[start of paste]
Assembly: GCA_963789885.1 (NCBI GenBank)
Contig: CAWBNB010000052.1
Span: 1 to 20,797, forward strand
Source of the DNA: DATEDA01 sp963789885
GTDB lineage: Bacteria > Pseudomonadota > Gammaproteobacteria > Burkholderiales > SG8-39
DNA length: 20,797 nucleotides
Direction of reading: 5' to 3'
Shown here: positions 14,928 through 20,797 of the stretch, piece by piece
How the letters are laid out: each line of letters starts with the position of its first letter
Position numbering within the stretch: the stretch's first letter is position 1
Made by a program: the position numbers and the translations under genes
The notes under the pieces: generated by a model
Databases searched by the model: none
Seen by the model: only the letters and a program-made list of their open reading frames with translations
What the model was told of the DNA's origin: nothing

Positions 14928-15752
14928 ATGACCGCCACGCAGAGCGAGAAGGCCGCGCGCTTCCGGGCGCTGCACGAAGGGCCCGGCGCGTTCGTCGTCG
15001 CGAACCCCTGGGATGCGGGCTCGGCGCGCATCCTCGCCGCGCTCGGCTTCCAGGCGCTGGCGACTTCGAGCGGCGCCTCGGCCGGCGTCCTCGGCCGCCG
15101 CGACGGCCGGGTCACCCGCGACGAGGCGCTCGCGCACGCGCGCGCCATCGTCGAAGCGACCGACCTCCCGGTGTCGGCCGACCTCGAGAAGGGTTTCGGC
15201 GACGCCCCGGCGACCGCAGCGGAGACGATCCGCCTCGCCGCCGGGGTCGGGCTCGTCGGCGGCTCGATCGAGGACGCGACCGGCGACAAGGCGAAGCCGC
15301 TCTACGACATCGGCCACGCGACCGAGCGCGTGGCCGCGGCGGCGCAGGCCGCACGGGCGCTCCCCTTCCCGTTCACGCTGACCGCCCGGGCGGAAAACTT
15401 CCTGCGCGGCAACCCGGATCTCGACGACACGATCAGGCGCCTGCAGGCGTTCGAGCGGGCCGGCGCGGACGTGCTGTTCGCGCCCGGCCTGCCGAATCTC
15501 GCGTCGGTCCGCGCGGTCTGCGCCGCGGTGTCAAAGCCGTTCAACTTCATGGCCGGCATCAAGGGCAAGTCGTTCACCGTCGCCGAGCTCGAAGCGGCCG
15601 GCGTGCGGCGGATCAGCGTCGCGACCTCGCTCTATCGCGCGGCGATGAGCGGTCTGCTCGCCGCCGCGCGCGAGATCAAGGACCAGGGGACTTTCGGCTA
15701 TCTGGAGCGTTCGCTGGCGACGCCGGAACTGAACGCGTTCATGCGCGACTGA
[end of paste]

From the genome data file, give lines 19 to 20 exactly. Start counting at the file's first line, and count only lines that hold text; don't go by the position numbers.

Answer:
15101 CGACGGCCGGGTCACCCGCGACGAGGCGCTCGCGCACGCGCGCGCCATCGTCGAAGCGACCGACCTCCCGGTGTCGGCCGACCTCGAGAAGGGTTTCGGC
15201 GACGCCCCGGCGACCGCAGCGGAGACGATCCGCCTCGCCGCCGGGGTCGGGCTCGTCGGCGGCTCGATCGAGGACGCGACCGGCGACAAGGCGAAGCCGC